When one of the nannies caught a fatal illness, King Mohammed VI along with his siblings flew to Madrid to “say goodbye to their beloved ‘Aunt Juanita.’” According to legend, the nanny saved their lives from rebels, seeking the end of monarchy in 1971. The story is believed to be one of the “most unknown episodes” in the King’s biography.
Rabat – There is always an untold story hidden behind closed doors. In 1971, Morocco witnessed a turning point when rebel military leaders attempted to assassinate late King Hassan II on July 10, 1971, during his forty-second birthday celebrations.
The coup d’etat attempt made it into Morocco’s history, but some details of the heroism and sacrifice remain an untold story.
The report comes as Morocco celebrates the 20th anniversary of King Mohammed VI in power.
The report tells the story of Juanita and Ascension, two Spanish nannies who allegedly saved the monarch, when he was a prince during the coup d’etat attempt in 1971 in Skhirat, on the outskirts of Rabat.
The report takes us back 48 years to a Saturday when King Mohammed VI’s father was celebrating his 42nd birthday with a large party. The entire royal family were in attendance along with high-level diplomats.
The evening of the birthday party, “hid a surprising gift for the Alawite monarchy,” said El Esmanoyk. A group of soldiers, generals, and colonels “very close to Hassan II, organized a coup d’etat that aimed to overthrow the monarchy.”
At the time of the attempted coup d’etat, King Mohammed VI was then 7 years old.
“A real butcher’s shop:” is how the Spanish news outlet described the scene after military rebels opened fire, killing 100 people and injuring 200 more.
El Espanol said that the life of King Mohammed VI was the “target” of the military rebels, “but his baraka [blessing] had two female names: Ascension and Juanita.”
As guests made their entrance to the celebration, they were required to sign their attendance in a guest book. Suddenly, a group of soldiers bursts into the palace.
The entrance of the soldiers, shouting and shooting into the air, attracted the attention of the Royal Governess, Juanita Labajos. She asked them what they were doing, saying that the King was not yet ready.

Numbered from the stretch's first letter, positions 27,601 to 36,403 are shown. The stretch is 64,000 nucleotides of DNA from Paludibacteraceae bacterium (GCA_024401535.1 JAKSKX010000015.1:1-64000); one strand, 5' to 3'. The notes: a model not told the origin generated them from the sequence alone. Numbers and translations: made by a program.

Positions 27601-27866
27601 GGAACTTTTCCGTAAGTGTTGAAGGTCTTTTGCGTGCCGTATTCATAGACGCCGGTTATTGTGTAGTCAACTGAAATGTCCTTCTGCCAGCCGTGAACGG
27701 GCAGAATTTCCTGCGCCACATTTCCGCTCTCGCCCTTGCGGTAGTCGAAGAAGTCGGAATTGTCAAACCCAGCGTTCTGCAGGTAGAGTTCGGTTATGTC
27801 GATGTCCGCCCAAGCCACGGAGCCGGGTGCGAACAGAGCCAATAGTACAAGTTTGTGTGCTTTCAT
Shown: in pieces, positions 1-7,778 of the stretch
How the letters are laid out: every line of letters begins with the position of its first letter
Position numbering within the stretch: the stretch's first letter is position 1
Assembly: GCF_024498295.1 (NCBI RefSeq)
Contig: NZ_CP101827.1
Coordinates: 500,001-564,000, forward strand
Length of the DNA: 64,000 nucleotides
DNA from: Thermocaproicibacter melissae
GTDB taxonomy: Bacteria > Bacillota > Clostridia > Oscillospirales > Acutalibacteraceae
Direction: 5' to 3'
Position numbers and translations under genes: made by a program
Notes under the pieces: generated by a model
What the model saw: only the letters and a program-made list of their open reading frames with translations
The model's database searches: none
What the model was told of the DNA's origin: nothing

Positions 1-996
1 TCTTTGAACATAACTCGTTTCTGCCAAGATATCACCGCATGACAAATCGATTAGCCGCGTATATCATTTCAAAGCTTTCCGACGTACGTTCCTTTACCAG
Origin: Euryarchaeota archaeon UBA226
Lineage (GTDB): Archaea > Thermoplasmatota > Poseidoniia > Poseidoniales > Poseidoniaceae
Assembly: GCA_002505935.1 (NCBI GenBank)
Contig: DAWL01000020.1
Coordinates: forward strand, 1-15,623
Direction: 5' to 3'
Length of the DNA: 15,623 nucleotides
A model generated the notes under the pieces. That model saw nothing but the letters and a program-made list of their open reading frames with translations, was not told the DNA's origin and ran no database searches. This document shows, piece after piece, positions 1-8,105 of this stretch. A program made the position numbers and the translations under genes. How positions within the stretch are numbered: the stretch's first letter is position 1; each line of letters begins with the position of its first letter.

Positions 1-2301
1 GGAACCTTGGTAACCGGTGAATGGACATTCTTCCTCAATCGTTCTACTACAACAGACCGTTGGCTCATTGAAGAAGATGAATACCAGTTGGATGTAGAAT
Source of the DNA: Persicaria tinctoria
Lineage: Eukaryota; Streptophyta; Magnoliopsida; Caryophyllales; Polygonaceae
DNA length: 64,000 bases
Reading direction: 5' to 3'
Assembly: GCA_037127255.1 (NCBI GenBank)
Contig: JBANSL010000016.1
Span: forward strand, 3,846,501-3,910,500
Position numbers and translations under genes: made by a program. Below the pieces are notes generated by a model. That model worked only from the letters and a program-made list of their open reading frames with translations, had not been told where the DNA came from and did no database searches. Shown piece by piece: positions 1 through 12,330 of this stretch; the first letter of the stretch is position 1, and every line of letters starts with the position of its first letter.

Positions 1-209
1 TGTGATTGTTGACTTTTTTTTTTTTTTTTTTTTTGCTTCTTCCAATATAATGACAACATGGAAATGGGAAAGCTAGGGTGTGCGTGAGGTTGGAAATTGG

“The party has not begun yet!” Shouted the nanny.
The military rebels pointed their machine gun, saying that the “party starts now!” and started shooting people.
Chaos reigned. While some of the dignitaries and politicians attending the party attempted to escape, many simply threw themselves to the floor, trying to avoid the gunshots.
During the massacre, 100 people lost their lives and 200 were injured. Among the dead was Belgian Ambassador, Marcel Dupret.
However, Juana Labajos had one goal in mind: saving King Mohammed VI and his siblings.
“Juana Labajos moved in the palace like a fish in the water. She knew everyone and everyone knew her,” El Espanol wrote.
Meanwhile, King Hassan, apprehended by a soldier, persuaded him to remain loyal to their king.
“Are you going to kill your own king?”
The soldier then stood firm and greeted the King and let him go, but warned him that others were still trying to kill him and his family.
At the same time, soldiers came upon King Hassan II’s five children: Princess Lalla Asmae, Prince Moulay Rachid, Princess Lalla Hasna, Princess Lalla Meriem, and King Mohammed VI with a Spanish nanny. The nanny refused to give in to the soldiers and stood in front of the children and the other nannies, protecting them.
Military sources from the Spanish embassy claim that this was Labajos, and that she spoke firmly to the soldiers in Arabic, taking the children and their other caretakers to hide in the women’s bathroom, where they remained locked in until rescuers came.
The Spanish embassy sources confirmed that this woman was none other than Juana Labajos, however, her younger sisters told the press that the rescuer was in fact Ascension Diaz.
Biographer of King Mohammed VI, Ferran Sales, wrote that, “No one is able to confirm if it was [Juana Labajos] who in July 1971, amid the Skhirat coup d’etat, [threw herself] into a pool to save the little Sidi Mohamed who had fallen into the water and threatened to drown. ”
While there are several versions of the story, and no one but King Mohammed himself will ever truly knew what took place that day, El Espanol reports that the evidence confirms Juana Labajos as the heroine.
Two years after the coup d’etat, late King Hassan II gave the two highest decorations to the Spanish Governess. King Hassan named the nanny a Dame of the Alawite Throne.
In 1977, Labajos also had to go back to Spain after suffering a serious illness, allegedly cancer. During her stay at the Nuestra Senora de Loreto clinic. According to El Espanol, King Mohammed VI, and his siblings flew to Madrid to “say goodbye to their beloved ‘Aunt Juanita’ as they called her in private.”